This week, we talk to one of the organizers of the Faroese Music Awards. The second annual event honored more than a dozen Faroese artists, and showcased 15 Faroese bands during the three-hour show. Rolant Waag Dam tells us how the show came to be, who the big winners were, and what's next for the fledgling awards show.
Then we'll head to the southern tip of Eysturoy and sit on a bench (pictured, above) that may or may not also be some sort of musical instrument.
And, of course, the eclipse is almost upon us. If you're not lucky to be in the Faroe Islands for it, you can watch it online in many places. The BBC will have a webcam covering the eclipse. The Faroese national broadcaster will also have full coverage that will stream online. Check back later for the link to that broadcast.
This week, we head to the Faroese ghetto in Copenhagen. While the student housing complex the Danish capitol doesn't really fit how we use the term "ghetto" today, it is home to a large number of Faroese students, making it one of the largest groups of Faroese people outside of Torshavn.
Our charming tour guide, Suni Joensen (pictured, above) will take us through a series of rather charmless buildings (also pictured above) where he and other Faroese students live.
You can listen to the show on iTunes, on our media player at the top of the page, or on Stitcher Smart Radio. You can also download the show directly here.
Also, we've been nominated for a Podcast Award. Winners are determined by popular vote, so please go to the Podcast Awards website and vote for us in the "Travel" category. You can vote for us once a day for the duration of the voting period, so vote early and often for the Faroe Islands Podcast.
One month from today, the Faroe Islands will host people from around the world who want to see the total solar eclipse that will be visible from the islands. Many people say an eclipse is a once-in-a-lifetime event, but this week, we talk to three Faroese women who remember an earlier eclipse on the islands in 1954.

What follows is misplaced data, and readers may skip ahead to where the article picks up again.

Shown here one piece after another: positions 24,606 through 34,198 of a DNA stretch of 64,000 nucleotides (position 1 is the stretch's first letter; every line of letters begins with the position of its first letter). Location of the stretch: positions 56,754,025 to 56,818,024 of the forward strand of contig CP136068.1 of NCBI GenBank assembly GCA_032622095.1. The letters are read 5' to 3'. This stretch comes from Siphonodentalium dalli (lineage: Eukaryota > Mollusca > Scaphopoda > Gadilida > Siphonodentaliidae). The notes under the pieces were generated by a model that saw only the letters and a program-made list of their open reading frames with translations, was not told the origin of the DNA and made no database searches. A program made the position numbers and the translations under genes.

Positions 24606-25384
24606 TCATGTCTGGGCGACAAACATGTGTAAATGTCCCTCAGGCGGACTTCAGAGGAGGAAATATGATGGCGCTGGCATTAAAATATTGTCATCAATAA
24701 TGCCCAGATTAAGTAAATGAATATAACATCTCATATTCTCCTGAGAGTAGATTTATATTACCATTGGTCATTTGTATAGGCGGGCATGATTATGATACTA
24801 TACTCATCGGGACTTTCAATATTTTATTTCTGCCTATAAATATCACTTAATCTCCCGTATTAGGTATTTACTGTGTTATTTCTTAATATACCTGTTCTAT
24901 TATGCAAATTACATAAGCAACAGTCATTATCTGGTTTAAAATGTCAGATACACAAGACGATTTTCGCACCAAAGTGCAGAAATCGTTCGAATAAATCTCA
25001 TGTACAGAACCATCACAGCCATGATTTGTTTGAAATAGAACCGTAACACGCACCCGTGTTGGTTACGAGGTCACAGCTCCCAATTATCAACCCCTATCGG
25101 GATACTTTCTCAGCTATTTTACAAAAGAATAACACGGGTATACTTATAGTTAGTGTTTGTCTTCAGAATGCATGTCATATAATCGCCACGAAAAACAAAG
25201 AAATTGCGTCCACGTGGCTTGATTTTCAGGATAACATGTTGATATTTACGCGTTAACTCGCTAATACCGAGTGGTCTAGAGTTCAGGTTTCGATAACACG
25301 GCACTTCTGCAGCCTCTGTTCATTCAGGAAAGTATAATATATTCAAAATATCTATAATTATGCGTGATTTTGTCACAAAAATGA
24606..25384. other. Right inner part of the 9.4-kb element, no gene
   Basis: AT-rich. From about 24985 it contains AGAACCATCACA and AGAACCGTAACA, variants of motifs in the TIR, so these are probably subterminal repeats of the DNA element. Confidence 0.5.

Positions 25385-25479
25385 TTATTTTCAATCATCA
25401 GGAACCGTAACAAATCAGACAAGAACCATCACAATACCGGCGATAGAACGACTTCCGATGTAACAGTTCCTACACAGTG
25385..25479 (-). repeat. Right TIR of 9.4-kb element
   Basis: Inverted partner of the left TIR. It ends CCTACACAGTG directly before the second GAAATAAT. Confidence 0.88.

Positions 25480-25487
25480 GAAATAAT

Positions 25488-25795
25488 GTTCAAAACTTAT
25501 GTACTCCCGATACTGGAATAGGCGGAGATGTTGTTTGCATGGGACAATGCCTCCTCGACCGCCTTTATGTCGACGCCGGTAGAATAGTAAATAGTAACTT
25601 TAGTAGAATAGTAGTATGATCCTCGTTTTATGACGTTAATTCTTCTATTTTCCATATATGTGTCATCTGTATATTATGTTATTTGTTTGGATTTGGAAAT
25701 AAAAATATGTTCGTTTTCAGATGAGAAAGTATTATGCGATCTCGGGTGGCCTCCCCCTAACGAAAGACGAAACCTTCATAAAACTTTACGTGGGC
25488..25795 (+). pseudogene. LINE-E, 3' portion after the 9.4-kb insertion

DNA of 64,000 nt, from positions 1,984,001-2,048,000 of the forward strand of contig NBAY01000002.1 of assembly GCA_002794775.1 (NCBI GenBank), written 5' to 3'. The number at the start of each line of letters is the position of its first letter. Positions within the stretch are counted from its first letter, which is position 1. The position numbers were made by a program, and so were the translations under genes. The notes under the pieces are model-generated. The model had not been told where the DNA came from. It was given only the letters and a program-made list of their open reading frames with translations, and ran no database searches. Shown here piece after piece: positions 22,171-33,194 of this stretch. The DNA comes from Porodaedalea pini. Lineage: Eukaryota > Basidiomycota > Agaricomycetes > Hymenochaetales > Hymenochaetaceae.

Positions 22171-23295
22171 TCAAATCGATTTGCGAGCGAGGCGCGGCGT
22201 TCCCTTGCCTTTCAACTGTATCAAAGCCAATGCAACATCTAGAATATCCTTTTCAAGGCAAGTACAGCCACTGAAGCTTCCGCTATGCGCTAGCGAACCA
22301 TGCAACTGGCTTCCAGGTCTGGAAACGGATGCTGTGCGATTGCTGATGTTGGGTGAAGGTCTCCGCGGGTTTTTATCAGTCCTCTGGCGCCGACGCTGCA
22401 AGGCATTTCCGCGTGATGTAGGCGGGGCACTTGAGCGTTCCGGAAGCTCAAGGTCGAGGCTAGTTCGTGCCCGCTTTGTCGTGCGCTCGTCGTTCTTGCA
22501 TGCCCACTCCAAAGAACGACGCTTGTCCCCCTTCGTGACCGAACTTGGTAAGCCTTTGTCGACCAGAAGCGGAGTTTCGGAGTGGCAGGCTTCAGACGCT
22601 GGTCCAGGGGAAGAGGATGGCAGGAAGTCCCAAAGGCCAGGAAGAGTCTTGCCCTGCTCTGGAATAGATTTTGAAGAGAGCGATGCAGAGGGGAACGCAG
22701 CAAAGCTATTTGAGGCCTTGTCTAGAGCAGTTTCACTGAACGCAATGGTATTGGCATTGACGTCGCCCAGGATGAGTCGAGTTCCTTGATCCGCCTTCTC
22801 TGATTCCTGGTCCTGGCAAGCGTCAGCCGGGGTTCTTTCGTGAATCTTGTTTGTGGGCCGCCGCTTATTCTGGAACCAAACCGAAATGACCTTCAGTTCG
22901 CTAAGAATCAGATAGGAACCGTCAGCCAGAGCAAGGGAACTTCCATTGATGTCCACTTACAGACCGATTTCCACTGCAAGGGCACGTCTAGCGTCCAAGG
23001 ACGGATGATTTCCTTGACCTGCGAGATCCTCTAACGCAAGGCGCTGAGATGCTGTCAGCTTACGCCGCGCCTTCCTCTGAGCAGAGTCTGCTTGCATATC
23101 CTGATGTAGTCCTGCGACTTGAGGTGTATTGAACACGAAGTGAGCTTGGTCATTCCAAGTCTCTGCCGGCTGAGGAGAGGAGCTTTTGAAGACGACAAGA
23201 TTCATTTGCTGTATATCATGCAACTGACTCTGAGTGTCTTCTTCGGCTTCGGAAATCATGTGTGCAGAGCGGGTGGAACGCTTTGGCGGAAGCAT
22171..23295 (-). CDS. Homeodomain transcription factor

All three women live in America now, but they have vivid memories of the summer day more than 60 years ago when the sky went dark. (Spoiler alert: chickens do NOT like this.) We'll talk to the women about those memories and ask what advice they have for people viewing the 1954 eclipse.
This week, we head out into the outfields of Skuvoy and look for skua chicks. Spoiler alert: we find some, and their parents are none too happy about it. We'll also learn more about the birds and why studying them can give clues about pollution in the environment.
This week, we travel to the islands of Skuvoy. It's not the easiest island to get to, so it's often neglected by tourists. But we're getting a special look at the place from a field biologist who studies birds on Skuvoy.
We'll take a choppy boat ride (see video above) before heading into the village and preparing for adventures in the outfield.
As always, you can listen on iTunes, on the media player at the top of the page, or on Stitcher Smart Radio.
This week, we look back at Faroe Pride, 2014. It was just two years earlier that more than 10% of the Faroese population took to the streets of Torshavn in support of LGBT rights. It was a historic event that changed the way people viewed LGBT issues in the Faroe Islands.
Two years on, the crowds are somewhat bigger, but has the event become... routine? And if it has, is that really a bad thing?
We'll hear sound recorded at last summer's march and talk to LGBT Foryar leader Eiler Fagraklett about what it's all supposed to mean.
As always, you can listen on our media player at the top of the page, on iTunes, on Stitcher Smart Radio, and really anywhere quality podcasts can be found.